Illustration of the approach to human gut mcicrobiome research at NFML
Illustration of the approach to human gut mcicrobiome research at NFML

Inside the human gut resides over 100 trillion microbial cells. This community of microbes is comprised of mostly bacteria and collectively serves as a functional extension of the host genome by contributing upto 100 fold more genes than the host's total number of genes. The microbially coded enzymes play crucial roles in metabolism of the host by mostly breaking down food components inaccessible to the host's pool of digestive enzymes. This in turn impacts the host's health. Because of this, studies on either bacteria isolated from the human gut, sets or entire community of the microbes in the gut have received a special focus in nutrition and microbiology research. This has been partly driven by advancement in DNA sequencing technologies and various bioinformatic approaches in the last few decades. At NFML, we conduct research on the human gut microbiome using both isolated strains and microbial communities . For this we employ both genomic and metagenomic approaches. This yields important insights into the structuring and functional relations of the billions of microbes residing in us. Our current focus is the exploration of the impact of both known and novel prebiotics on the human gut microbiota composition and functioning. To advance our research on this we have recently acquired Pacbio's long read sequencing system(Sequel iie system).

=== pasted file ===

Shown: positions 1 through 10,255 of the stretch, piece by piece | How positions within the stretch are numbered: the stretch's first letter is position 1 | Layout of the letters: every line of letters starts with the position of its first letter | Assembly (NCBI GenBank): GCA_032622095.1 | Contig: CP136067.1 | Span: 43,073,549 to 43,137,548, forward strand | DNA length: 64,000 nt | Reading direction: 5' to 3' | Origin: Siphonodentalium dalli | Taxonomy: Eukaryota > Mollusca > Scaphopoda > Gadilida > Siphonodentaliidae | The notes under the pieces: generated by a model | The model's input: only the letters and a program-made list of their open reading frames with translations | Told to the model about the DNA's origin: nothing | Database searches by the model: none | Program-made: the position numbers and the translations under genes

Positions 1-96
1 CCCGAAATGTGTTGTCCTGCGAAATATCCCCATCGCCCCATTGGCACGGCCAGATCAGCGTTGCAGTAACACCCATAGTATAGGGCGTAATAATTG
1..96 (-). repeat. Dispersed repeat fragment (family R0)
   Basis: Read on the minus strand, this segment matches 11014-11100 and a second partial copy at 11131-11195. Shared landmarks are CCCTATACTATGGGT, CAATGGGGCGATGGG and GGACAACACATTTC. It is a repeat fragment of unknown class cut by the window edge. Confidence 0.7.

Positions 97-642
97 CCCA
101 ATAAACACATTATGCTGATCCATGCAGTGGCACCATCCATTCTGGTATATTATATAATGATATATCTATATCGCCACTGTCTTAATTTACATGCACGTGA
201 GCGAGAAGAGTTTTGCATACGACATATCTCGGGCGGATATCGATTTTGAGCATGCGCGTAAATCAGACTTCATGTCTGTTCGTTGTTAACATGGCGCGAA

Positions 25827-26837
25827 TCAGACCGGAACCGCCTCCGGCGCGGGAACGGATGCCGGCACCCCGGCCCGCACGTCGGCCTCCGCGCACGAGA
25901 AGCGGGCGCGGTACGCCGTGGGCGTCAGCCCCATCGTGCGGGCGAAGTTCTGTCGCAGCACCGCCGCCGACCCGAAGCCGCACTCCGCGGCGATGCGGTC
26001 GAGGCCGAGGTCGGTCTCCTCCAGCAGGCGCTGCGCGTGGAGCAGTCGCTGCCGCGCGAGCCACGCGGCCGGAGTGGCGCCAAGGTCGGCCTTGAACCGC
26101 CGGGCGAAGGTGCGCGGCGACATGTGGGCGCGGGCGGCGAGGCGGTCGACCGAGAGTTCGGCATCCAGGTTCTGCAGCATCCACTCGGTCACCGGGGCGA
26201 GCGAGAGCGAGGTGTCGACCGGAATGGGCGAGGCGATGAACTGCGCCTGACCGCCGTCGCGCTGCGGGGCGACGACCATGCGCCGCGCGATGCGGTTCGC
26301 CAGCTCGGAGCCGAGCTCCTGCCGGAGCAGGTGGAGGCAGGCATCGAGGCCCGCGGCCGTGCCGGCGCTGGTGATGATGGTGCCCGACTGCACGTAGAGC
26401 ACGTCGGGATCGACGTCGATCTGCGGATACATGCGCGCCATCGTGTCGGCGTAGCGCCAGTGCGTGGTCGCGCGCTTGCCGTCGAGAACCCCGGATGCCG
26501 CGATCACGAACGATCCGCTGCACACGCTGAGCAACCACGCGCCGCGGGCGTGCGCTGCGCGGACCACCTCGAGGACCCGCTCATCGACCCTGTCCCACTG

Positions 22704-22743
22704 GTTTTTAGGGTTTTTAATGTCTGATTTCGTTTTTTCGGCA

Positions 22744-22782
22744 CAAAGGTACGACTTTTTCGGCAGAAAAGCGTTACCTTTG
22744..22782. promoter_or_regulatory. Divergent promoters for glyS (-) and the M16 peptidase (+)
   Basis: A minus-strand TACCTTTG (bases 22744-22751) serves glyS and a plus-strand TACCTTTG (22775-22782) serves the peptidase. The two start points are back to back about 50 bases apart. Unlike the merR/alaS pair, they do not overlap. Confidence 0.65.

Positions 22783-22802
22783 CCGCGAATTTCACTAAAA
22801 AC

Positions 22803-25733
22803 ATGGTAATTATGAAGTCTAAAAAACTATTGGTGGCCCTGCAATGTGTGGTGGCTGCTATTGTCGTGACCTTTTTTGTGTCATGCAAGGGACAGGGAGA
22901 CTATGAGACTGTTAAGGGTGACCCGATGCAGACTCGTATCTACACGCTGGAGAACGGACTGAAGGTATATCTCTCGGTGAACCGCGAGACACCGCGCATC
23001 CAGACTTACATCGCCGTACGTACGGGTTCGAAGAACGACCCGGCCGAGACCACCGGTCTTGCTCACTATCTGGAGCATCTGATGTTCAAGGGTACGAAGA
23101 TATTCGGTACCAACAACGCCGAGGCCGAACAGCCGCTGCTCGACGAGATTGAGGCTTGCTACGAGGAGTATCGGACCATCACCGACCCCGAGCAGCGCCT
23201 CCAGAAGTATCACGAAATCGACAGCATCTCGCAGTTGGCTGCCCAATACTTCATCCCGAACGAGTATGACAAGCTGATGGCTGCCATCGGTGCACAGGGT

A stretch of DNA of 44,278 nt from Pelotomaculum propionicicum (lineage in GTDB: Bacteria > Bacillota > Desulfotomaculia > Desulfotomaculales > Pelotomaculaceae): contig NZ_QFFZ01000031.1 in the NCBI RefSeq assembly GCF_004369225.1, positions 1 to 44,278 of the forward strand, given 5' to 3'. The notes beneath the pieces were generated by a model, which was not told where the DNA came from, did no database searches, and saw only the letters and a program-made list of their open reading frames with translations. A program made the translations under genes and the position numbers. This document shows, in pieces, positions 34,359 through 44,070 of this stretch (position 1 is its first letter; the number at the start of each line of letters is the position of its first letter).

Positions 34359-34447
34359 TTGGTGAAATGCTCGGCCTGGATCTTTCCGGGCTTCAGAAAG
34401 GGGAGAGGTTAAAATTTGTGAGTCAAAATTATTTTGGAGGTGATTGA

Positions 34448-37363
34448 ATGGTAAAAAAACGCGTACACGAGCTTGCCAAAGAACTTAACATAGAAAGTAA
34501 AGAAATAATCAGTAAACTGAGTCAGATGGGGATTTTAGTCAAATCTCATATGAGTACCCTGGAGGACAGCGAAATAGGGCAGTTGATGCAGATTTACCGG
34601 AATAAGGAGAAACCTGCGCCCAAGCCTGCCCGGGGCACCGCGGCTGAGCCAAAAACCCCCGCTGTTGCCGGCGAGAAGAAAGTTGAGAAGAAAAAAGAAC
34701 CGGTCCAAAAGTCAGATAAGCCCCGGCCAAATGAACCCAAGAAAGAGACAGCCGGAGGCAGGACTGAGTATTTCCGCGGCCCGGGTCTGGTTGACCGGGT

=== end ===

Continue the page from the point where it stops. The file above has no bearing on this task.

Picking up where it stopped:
Research output:

  1. Proteomic analysis of Bifidobacterium longum subsp. infantis reveals the metabolic insight on consumption of prebiotics and host glycans. PLoS One 2013, 8(2):e57535.
  2. Human milk oligosaccharides: the novel modulator of intestinal microbiota. BMB Reports 2012, 45(8):433-441. 
  3. Genome analysis of Bifidobacterium bifidum PRL2010 reveals metabolic pathways for host-derived glycan foraging. Proceedings of the  National Academy of Sciences USA 2010, 107(45):19514-19519.
  4. The genome sequence of Bifidobacterium longum subsp infantis reveals adaptations for milk utilization within the infant microbiome. Proceedings of the  National Academy of Sciences USA 2008,105(48):18964-18969.